How many times have you heard those words? The panic thinking is driven partially by prices continuing to rise to record levels but also by the sense that near-record-low interest rates could rise at any moment.
The sense of desperation to buy now out of fear you won't be able to get it tomorrow is probably one of the first things taught to any sales person. Create a sense of urgency.
"There's six left on the shelf, nope, it's down to five," jokes certified financial planner Ted Rechtshaffen, president of TriDelta Financial. "It's an interesting phrase."
Mr. Rechtshaffen says his clients are not uttering panic words but you have to wonder whether Mark Carney, governor of the Bank of Canada, might have been hearing them before making a speech to the Vancouver Chamber of Commerce this month.
"One cannot totally discount the possibility that some pockets of the Canadian housing market are taking on characteristics of financial asset markets, where expectations can dominate underlying forces of supply and demand," Mr. Carney said. "The risk is that expectations become extrapolative, prompting the classic market emotions of greed and fear -greed among speculators and investors -and fear among households that getting a foot on the property ladder is a now-or-never proposition."
It's hard to measure desperation, but a recent survey from Toronto-Dominion Bank on first-time homebuyers might imply there is some urgency in the marketplace.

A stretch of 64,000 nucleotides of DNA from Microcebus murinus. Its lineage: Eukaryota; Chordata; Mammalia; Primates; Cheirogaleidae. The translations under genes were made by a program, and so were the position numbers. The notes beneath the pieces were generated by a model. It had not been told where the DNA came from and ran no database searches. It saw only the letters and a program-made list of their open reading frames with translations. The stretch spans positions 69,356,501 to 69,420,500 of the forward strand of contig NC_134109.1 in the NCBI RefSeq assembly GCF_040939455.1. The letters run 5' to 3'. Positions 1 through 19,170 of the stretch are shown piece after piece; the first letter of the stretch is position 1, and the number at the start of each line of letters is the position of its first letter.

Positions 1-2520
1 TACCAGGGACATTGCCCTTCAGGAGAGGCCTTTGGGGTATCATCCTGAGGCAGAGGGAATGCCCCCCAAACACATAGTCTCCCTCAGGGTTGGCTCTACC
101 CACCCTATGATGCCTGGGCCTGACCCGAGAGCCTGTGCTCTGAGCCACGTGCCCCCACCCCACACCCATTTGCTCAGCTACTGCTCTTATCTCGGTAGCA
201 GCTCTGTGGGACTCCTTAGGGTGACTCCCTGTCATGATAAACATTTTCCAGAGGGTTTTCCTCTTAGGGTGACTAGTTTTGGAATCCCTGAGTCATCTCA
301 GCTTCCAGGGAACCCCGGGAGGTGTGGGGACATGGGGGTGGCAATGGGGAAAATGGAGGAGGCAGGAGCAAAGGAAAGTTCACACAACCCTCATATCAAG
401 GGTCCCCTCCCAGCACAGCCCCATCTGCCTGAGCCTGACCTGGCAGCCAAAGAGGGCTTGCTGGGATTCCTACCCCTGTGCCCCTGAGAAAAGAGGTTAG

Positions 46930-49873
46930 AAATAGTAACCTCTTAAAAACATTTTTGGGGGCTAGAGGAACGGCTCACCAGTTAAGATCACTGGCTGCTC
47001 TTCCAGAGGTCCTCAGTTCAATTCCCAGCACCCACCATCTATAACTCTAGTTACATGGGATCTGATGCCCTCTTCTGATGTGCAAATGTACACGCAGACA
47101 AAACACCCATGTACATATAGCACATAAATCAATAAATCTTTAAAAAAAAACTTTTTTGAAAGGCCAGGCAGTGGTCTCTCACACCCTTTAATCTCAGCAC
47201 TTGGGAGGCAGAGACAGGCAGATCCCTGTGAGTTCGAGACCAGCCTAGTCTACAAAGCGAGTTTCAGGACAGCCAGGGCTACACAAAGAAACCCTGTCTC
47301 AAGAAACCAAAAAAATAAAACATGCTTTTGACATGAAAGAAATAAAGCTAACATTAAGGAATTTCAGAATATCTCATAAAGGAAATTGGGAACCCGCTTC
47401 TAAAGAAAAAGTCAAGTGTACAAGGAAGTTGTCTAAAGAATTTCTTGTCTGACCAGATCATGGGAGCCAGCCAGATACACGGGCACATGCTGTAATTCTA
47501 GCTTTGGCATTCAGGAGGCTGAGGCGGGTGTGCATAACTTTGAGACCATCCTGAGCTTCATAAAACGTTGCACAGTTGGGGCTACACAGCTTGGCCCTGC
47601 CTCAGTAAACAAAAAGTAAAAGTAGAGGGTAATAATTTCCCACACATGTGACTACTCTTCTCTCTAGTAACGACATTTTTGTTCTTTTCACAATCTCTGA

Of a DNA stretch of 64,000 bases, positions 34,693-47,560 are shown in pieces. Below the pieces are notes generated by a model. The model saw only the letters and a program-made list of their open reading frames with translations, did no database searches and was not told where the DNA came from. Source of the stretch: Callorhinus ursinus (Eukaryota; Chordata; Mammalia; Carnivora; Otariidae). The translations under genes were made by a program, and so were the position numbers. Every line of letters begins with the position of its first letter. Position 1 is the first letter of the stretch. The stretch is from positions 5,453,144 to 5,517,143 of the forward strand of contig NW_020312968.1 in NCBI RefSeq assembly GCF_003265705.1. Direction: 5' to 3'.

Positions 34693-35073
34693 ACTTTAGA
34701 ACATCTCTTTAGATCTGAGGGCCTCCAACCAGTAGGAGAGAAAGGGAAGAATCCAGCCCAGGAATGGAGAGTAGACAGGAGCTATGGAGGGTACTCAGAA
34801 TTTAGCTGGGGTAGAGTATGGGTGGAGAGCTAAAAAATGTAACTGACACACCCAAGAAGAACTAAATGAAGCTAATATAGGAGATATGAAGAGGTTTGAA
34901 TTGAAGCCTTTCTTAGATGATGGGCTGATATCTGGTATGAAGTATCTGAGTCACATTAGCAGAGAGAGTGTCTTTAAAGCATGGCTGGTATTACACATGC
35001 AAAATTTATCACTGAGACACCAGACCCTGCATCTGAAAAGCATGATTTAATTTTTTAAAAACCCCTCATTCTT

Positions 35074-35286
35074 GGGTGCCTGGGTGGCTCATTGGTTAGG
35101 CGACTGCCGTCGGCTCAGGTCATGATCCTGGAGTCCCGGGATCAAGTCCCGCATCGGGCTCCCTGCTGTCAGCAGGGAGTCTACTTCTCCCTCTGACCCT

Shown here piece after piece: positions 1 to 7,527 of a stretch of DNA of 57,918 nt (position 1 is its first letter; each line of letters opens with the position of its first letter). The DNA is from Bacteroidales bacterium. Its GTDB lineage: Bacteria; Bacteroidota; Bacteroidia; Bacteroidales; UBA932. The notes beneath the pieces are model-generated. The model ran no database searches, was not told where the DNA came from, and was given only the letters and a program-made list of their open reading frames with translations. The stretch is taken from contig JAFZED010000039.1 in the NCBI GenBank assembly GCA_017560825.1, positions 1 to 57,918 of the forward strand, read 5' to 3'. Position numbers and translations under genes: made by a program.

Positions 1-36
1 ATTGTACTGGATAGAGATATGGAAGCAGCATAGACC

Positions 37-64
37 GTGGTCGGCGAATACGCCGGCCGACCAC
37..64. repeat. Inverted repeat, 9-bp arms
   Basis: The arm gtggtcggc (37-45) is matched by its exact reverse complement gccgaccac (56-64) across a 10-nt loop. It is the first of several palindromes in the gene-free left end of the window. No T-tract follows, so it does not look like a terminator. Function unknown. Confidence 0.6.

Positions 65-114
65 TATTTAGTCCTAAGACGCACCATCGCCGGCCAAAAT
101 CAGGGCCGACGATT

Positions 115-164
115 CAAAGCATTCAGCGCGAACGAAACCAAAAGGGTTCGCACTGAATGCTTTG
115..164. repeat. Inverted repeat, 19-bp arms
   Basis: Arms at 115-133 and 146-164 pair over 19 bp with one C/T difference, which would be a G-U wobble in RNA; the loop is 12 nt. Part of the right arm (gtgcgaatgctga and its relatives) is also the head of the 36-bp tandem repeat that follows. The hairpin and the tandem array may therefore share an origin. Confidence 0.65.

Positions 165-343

The survey found 45% of Canadians are willing to buy their home independently without a co-signer. Traditionally people wait until they are married to buy that first home but now they want to establish equity early so they can get their foot in the market.
More worrisome out of the TD report was the statistic that buyers are doing less research before jumping in. The bank said mortgage pre-approvals are down to 72% from 84% a year ago and home inspections have dropped from 85% to 67% during the same period. The report also shows declining percentages for buyers researching issues like electricity and closing costs.
It all sounds like somebody in a hurry to buy or at least in a bit more of a rush.
"I think people see affordability is still there. The employment numbers are strong and rates are relatively still low," says Farhaneh Haque, regional manager of mobile mortgage specialists with TD Canada Trust. "In part there is a sense or urgency because they are worried about rates and unsure of what the markets will do."
Benjamin Tal, deputy chief economist at CIBC World Markets, says the Bank of Canada is partly to blame for some of the urgency in the market because of the uncertainty over rates.
"People feel the window is closing," Mr. Tal says. "People have been talking about the Bank of Canada raising rates. They look and say rates will be one or 1.5% [percentages points higher] next year. There is some logic to it."
He adds that if you look at trends over the past 20 years on what happens before rate announcements, you see an acceleration of activity before the announcement.
"Look at the last year and half and we've had this sense of urgency," says Mr. Tal, adding it has driven housing in Canada since the recession. "The real estate market has like nine lives."
It's easy to say wait until the market crashes in cities like Vancouver, where prices are up 25% from a year ago. But if rates go up, it could be just as expensive to carry a home.
Queen's University professor John Andrew says it's in the real estate industry's interests to promote the idea prices will rise forever. But while he thinks it's obvious in places like Vancouver there will be a price correction, it doesn't help you if interest rates go up.
"You see a 10% price correction but if interest rates go up two [percentage points], you are not better off," Prof. Andrew says. "Buyers are caught in this quandary that when interest rates go up, prices will come down."
If you are sitting on the housing sidelines, it might seem like you can't win either way.